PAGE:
Purpose: Percutaneous access to the arterial system for endovascular procedures is usually achieved through the femoral arteries. When femoral access is precluded, the axillary or brachial arteries serve as alternatives. Complications associated with the use of the latter arteries have led us to develop subclavian arterial catheterization.
Methods and results: From 1978 to 1993, 569 patients underwent angiography via the subclavian artery (> 99% left subclavian artery); 134 were studies of the aortic arch and brachiocephalic vessels; 435 studies involved the descending and abdominal aorta and its branches and runoff. Coronary arteriography was also feasible. Since 1986, 44 patients have undergone endovascular procedures: 33 percutaneous transluminal angioplasties of the visceral, iliac, femoral, and popliteal arteries and 11 thrombolytic procedures of aortofemoral graft limbs (n = 3) and femoral distal bypasses (n = 8) were performed. Complications (1.2%) included partial pneumothorax (n = 2), hemorrhage requiring operative control (n = 2), causalgia (n = 1) and embolization (n = 2).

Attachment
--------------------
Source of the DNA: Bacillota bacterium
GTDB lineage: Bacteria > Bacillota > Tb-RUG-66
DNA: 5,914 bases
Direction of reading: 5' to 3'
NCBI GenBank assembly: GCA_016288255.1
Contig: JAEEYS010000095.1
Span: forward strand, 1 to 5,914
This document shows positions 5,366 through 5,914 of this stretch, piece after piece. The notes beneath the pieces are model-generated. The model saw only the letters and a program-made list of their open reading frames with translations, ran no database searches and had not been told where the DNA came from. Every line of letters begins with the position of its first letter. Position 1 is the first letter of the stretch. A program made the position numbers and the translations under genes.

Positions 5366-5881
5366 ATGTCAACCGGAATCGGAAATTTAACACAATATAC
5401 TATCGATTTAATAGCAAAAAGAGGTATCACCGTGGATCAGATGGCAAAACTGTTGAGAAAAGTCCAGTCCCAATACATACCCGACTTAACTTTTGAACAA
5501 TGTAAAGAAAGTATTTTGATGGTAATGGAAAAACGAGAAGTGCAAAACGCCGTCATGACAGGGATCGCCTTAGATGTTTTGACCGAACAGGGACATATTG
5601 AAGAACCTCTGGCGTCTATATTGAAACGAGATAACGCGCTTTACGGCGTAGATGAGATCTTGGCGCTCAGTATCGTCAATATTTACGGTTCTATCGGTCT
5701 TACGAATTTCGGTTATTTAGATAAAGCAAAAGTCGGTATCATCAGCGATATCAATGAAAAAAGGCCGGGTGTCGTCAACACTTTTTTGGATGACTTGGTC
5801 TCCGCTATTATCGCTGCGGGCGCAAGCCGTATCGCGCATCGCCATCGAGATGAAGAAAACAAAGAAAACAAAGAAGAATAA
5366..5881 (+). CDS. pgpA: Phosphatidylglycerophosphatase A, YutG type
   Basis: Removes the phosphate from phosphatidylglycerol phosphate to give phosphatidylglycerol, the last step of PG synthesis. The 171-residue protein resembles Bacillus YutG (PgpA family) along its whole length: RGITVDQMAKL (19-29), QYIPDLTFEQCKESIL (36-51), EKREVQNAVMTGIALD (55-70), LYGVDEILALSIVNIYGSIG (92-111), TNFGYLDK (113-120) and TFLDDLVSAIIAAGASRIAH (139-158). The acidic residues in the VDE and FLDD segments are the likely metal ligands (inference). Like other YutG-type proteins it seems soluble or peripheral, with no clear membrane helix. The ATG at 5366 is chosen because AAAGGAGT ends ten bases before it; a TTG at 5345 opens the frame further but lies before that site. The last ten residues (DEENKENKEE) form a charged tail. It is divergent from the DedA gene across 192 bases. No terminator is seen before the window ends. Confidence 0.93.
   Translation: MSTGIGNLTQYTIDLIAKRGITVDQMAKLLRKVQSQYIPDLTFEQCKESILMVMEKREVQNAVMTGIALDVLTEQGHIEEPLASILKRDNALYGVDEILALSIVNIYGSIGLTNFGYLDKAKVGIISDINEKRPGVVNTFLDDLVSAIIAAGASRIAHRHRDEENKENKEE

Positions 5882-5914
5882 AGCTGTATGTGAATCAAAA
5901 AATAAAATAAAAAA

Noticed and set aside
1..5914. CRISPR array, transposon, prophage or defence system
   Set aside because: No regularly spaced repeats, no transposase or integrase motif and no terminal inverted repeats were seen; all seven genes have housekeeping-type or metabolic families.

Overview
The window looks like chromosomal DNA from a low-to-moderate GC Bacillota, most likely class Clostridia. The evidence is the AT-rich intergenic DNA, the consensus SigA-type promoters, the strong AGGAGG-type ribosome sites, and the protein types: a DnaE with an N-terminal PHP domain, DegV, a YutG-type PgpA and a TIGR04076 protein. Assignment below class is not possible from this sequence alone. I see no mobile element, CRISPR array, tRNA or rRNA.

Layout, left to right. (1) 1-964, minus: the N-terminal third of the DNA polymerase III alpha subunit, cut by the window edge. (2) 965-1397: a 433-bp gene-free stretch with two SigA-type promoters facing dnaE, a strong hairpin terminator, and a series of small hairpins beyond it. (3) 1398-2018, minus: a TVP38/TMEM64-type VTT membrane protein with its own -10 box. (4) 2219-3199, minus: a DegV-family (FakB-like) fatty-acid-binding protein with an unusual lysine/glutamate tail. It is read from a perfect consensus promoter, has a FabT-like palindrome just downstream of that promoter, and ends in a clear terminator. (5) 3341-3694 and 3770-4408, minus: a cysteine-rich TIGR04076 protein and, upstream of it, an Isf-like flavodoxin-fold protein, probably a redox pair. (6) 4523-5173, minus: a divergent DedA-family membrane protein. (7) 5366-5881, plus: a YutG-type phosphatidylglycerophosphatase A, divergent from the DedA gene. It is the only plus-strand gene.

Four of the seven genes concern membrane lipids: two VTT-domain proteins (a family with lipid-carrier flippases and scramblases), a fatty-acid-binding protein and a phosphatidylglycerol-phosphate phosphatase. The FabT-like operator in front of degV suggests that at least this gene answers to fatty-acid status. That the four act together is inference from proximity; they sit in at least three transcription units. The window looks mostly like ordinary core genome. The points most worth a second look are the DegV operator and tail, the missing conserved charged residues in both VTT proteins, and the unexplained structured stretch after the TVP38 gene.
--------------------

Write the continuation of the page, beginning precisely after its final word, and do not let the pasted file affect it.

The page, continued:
Conclusions: Whenever percutaneous femoral catheterization cannot be achieved or an alternate access point is indicated, we select the subclavian approach as an alternative to axillary, brachial or translumbar access. It is safe, expeditious, and versatile for virtually all types of systemic and cardiac catheterization; it is also applicable to thrombolysis and balloon angioplasty.